Cliff Bleszinski writes an excellent post about how we should chill out about F2P/microtransactions.
And he’s absolutely right. But people forget.
People forget that in the 1970s, games were very different. You had to go to an arcade (which seemed much less sleazy than modern arcades) and you had to turn paper money into coins.
For your coin (when I was a child in the 70s, it was 10p, now it’s £1) you commonly got three lives. You had the game for a limited amount of time and when you were dead, you had to pump another coin in. We were being assaulted by the outrage of microtransactions from the very beginning!
It’s particularly odd when software developers debate over Twitter that the latest Real Racing game is poor value. It’s free to play but makes you play to get back in the race quicker. Some people are loving it, some people are hating it but the bottom line is – what is the game actually worth?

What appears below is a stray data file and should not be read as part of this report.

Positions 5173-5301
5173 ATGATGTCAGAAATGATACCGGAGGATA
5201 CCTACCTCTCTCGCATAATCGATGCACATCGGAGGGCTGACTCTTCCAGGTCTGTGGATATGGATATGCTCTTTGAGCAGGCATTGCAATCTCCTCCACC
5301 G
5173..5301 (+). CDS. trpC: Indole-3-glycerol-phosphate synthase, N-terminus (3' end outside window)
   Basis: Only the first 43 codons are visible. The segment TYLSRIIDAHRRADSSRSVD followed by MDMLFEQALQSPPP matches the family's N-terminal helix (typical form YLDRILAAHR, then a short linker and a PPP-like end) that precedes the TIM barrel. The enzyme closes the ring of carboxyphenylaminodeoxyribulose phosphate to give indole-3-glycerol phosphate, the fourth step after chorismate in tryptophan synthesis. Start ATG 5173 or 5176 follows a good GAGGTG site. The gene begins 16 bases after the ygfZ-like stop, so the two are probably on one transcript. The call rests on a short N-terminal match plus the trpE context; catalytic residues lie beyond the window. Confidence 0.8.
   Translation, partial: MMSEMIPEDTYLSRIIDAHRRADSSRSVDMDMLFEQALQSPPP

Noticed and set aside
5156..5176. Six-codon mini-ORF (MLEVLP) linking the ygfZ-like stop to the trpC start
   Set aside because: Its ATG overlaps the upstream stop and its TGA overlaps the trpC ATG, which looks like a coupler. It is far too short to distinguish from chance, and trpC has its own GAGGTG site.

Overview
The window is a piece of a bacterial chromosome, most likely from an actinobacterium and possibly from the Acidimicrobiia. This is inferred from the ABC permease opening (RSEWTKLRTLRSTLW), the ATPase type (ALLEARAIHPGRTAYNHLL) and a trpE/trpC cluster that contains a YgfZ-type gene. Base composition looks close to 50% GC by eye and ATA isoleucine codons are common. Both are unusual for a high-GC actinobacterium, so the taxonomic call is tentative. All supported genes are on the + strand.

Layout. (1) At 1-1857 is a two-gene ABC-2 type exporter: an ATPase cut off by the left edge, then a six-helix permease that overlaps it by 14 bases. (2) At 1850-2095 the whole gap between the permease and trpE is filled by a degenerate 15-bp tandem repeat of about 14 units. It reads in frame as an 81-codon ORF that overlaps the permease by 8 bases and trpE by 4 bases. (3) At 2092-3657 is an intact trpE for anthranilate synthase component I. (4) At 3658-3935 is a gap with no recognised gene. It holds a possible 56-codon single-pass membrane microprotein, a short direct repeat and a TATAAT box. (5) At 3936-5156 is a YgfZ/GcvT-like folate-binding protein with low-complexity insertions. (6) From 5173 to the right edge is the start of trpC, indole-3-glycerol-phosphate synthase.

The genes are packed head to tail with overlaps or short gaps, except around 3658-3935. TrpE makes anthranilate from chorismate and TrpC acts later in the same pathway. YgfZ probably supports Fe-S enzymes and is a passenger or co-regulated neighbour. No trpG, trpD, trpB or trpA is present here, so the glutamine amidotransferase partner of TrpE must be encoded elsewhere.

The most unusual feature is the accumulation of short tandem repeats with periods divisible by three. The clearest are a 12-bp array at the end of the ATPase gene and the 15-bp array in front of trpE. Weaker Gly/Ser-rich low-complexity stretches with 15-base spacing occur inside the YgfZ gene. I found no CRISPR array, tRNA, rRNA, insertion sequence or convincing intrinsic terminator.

If Real Racing 3 was a pay up front game, how much would it be worth? The visuals seem to suggest that it would be almost a £40 console game. It should be commanding a great price on tablets as well but they give a different option. Or 18.
My theory is that being nickel’n’dimed isn’t the problem. I don’t believe that microtransactions are the issue. I believe the real issue is the impression there is no upper limit. The fact that you can spend $1700 on a ‘free’ game is not a good thing. The fact that some game developers refer to their most profitable customers as ‘whales’ reinforces a type of predator mentality. They’re gleeful that they have hooked a whale. Delighted to start carving up the blubber.
Whalers, like Captain Ahab, get a lot of bad press.
There’s nothing wrong with microtransactions, for anything, from any company. If Blizzard can sell a picture of a pony, then EA can sell you stickers for your race car. You don’t have to buy. But creating a ‘Buy Everything’ in-app purchase would remove many of the issues people have with these new business models.